The Supreme Court agreed Friday to hear a case challenging the appointment of administrative law judges, which could affect an appeals court ruling on the constitutionality of the Consumer Financial Protection Bureau.

The Supreme Court case, Lucia v. Securities and Exchange Commission, was cited by the U.S. Court of Appeals for the D.C. Circuit in February when it agreed to consider an appeal by the CFPB on whether the agency's single-director structure is unconstitutional.

The appeals court is expected to rule any day in the closely watched case, PHH v. CFPB. The court could decide to hold off on a ruling while the Supreme Court determines the Lucia case, experts said.

If the Supreme Court concludes that the method of choosing administrative law judges is unlawful, it has the potential to throw out a judgment against PHH.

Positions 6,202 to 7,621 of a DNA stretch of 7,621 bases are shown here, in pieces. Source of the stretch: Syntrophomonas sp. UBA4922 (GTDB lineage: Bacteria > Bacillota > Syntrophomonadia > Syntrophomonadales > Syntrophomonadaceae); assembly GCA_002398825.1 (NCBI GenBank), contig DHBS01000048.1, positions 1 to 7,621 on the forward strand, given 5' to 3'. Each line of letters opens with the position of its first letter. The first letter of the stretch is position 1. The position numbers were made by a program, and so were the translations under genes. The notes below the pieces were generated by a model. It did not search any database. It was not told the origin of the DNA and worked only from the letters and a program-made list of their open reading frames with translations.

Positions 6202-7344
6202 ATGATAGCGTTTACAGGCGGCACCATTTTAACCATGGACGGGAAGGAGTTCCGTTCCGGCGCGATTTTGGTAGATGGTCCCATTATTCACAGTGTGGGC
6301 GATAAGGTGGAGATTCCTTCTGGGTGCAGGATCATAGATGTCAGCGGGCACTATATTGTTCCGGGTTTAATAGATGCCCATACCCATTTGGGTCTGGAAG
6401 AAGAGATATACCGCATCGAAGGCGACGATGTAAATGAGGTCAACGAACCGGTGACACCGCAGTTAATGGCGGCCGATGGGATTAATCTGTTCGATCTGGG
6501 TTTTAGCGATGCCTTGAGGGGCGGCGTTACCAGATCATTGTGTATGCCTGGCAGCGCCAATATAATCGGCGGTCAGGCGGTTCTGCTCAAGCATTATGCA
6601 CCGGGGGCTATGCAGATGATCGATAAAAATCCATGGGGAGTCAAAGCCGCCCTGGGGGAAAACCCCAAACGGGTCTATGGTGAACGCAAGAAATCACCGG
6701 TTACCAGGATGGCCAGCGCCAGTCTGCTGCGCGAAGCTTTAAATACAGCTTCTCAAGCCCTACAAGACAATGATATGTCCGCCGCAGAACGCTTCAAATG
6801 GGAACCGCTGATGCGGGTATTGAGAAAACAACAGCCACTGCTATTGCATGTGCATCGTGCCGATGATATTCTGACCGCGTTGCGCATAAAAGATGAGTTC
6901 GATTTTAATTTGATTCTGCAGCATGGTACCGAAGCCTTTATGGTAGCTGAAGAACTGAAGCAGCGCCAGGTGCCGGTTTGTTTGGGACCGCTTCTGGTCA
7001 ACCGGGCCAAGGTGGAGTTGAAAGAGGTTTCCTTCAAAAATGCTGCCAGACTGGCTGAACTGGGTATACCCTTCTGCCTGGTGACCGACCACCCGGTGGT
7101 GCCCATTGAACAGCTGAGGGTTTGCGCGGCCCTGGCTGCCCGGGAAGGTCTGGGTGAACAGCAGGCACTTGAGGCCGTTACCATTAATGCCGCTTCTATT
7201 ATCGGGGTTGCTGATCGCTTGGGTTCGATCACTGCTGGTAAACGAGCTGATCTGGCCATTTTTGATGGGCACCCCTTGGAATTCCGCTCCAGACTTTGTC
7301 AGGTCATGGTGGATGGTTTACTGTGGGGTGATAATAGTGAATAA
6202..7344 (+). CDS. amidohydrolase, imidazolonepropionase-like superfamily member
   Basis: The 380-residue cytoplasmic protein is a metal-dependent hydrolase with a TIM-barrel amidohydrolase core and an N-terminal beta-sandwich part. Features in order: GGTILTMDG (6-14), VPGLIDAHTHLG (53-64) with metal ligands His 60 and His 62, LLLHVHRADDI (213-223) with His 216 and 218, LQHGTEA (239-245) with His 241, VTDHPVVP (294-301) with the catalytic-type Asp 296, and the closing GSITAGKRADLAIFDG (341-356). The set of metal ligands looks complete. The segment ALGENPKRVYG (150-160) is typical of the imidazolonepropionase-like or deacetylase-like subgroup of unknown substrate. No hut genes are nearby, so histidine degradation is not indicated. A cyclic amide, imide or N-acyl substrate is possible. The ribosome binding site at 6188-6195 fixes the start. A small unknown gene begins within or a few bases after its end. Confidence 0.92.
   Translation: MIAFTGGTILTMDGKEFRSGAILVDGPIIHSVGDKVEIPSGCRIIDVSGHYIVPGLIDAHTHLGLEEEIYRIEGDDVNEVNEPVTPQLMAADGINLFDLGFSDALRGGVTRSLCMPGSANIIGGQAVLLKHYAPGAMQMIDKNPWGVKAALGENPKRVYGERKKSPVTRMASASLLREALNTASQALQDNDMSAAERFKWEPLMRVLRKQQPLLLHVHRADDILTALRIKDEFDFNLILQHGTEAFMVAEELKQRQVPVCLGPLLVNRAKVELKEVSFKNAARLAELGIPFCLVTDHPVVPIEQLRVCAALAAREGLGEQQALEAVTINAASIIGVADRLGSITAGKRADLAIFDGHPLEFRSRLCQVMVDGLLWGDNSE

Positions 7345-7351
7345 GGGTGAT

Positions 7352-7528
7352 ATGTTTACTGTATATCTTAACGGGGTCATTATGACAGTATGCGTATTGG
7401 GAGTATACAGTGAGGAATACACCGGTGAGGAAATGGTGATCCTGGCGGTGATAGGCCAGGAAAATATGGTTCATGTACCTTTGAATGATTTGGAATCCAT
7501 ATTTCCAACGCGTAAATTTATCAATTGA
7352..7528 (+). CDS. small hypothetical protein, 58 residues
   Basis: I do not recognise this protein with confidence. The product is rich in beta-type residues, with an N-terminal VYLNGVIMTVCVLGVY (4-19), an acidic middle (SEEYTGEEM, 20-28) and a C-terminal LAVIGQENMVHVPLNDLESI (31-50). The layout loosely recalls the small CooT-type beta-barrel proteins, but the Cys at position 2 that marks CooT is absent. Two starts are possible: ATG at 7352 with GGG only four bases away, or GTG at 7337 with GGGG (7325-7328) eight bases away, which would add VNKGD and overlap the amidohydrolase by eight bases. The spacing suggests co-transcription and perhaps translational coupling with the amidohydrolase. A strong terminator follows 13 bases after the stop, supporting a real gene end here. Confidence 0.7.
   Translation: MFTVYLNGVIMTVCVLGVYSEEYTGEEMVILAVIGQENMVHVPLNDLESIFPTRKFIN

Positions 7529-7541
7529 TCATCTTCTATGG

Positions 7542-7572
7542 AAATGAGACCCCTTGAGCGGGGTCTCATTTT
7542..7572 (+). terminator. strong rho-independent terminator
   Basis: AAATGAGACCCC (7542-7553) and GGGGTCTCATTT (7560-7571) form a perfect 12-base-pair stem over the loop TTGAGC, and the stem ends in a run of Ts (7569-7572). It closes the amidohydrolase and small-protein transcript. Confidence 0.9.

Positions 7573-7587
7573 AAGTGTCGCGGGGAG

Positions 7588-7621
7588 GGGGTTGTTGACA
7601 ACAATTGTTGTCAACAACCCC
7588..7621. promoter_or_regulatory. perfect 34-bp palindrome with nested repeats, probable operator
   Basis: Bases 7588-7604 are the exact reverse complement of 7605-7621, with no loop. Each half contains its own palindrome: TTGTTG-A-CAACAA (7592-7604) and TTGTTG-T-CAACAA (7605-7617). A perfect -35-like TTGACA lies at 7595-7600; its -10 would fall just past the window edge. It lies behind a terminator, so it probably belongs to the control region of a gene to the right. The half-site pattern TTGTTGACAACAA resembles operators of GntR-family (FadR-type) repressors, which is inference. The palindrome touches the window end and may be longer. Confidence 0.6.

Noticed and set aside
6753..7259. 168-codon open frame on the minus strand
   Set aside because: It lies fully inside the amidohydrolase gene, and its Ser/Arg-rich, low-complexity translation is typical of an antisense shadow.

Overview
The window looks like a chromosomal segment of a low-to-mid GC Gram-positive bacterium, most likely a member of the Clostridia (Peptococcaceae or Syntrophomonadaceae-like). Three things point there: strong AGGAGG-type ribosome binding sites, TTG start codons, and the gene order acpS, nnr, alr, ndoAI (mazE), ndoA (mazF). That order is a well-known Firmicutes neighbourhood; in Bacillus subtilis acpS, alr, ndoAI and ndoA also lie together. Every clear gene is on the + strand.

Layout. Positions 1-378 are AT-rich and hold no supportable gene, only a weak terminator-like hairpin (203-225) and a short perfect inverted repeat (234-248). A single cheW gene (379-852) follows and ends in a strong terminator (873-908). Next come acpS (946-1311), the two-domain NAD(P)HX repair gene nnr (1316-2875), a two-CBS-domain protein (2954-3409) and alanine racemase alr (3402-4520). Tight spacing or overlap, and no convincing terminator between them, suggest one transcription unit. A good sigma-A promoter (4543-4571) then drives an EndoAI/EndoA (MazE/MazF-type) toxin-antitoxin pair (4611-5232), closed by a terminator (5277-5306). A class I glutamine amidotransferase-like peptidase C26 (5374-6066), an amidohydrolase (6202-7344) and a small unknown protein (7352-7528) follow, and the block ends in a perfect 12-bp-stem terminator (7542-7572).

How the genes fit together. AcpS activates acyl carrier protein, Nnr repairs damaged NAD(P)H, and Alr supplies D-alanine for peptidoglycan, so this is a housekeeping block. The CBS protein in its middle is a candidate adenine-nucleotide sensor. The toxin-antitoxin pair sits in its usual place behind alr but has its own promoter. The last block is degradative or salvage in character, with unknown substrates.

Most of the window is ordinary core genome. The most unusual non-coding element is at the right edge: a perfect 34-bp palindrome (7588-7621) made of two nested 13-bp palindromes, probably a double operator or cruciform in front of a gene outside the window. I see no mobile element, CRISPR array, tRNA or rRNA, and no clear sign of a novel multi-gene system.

During oral arguments in May, the appeals court justices did not spend much time discussing what would happen to the PHH case if the judge who initially decided the case was deemed to be an "inferior office" and not an "employee" of the CFPB.

The case dates to 2014, when Cameron Elliot, an administrative law judge who worked for the SEC, recommended that PHH disgorge more than $6 million in damages for taking illegal kickbacks in violation of the Real Estate Settlement Procedures Act.

In 2015, then-CFPB Director Richard Cordray overruled that decision and ordered PHH to pay $109 million. An en banc panel of the D.C. Circuit ruled that the CFPB was unconstitutional, but that ruling was vacated when the full court agreed to hear the CFPB's appeal.

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Kate Berry

Kate Berry

Kate Berry covers the Consumer Financial Protection Bureau for American Banker.